It’s almost insulting the approach some of these people take and how much work real success takes is impugned.  I am a successful person.  I make well over the medium national income.  I came from a lower middle class family. I put myself through college and am currently staring down enough student loan debt that my grandchildren (granddogs) will be paying it for me.  College was hard.  It was a lot of work and it was a time of much poorness.  My student loan debts forced me to live at home far longer than I ever wanted to because I needed to get myself in a financial position to be able to pay two rents (one actual rent and the other a student loan payment that was equivalent to rent).  I have always been someone that once I set my sights on something I work to achieve it.  I figure out what I need to get that goal and I do it.  That’s it.  I just do it.  I persevere, I drag myself through the rough times, and I get it done.

So seeing people say you just really need to FEEL it and it’ll come to you, it makes me want to scream.  I didn’t feel my way through college.  I didn’t feel my way through my career. I haven’t felt my way through writing.  I worked my ass off for everything I have.  Is positive thinking a part of my success?  Absolutely.  If I didn’t lift myself up by my bootstraps when shit got rough I wouldn’t be where I am today.  But thinking happy thoughts and clap, Tinkerbell, clap! isn’t enough to get someone where I am.  And I think that’s where self-help does a disservice to the people seeking its advice.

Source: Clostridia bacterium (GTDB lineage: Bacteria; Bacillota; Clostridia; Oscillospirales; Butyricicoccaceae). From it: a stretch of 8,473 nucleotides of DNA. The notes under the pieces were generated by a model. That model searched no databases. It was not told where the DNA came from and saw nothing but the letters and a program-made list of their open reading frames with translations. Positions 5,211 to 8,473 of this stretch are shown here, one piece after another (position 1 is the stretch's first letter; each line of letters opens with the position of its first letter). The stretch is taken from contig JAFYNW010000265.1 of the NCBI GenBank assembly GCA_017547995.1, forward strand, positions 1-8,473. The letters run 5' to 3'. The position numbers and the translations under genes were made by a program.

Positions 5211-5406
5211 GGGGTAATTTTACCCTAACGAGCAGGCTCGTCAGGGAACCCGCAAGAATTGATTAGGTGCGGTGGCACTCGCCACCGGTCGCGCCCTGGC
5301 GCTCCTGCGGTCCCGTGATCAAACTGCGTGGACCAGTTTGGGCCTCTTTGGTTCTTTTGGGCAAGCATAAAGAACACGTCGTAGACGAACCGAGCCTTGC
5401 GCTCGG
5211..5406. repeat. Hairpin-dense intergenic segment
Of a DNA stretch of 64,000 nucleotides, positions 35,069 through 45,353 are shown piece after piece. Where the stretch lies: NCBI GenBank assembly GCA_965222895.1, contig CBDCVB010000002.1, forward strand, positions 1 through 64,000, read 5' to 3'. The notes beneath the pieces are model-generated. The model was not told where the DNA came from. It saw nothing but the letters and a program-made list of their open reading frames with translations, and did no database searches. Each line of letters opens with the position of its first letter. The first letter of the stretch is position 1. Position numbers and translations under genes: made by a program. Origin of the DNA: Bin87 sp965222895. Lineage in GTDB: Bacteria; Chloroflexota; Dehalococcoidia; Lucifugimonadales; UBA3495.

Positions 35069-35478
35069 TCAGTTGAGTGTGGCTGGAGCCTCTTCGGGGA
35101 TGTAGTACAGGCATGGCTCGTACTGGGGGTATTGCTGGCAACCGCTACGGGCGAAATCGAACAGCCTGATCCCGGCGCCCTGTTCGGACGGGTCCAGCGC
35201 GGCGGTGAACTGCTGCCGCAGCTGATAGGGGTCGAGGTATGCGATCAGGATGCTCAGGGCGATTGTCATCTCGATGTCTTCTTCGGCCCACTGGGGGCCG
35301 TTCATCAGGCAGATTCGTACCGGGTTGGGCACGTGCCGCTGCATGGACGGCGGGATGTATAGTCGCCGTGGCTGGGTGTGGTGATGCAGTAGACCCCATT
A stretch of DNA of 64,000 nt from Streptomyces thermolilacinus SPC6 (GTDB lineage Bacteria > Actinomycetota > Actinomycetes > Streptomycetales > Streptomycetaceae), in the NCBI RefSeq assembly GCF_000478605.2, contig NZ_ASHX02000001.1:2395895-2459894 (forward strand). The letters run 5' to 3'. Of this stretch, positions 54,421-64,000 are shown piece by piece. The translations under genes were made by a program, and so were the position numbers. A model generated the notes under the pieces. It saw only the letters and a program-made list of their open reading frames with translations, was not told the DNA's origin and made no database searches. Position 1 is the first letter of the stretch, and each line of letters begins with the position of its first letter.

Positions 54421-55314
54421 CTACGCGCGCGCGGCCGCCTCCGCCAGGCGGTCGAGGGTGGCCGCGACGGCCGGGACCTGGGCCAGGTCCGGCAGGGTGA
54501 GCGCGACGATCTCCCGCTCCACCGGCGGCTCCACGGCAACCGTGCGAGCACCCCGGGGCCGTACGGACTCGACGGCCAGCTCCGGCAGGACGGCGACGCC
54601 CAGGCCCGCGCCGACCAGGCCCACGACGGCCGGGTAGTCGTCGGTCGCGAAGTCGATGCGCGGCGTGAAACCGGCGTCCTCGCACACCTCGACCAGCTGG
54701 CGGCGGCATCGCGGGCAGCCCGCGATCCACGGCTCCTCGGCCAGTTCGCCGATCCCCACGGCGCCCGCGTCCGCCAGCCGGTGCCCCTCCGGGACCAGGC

Self-help doesn’t involve reality.  It doesn’t involve realistic expectations.  It doesn’t remind you that life is hard and despite all the work you do you could still fail anyway.  It doesn’t tell you that it’s still a risk worth taking, that you can recover from failure, that you can adapt and still better yourself.  It makes you reach for the stars without aiming for the clouds first. It gives you shiny happy thoughts and yeah! I can do this! But it doesn’t prepare you for life. It doesn’t tell you that in order to better yourself you have to be self-aware and willing to change. People who are successful don’t waste their time putting together vision boards or actually reading self-help books.  They set goals, figure out how to achieve those goals, and go do it.  They follow through on the things they set out for themselves. They don’t stop at wishing. They realize their positive thinking isn’t going to tilt the universe in their favor.  They have to go out and tilt the universe themselves.

Self help stuff is fine as long as you approach it only as a supplement to success, not as the one and only path.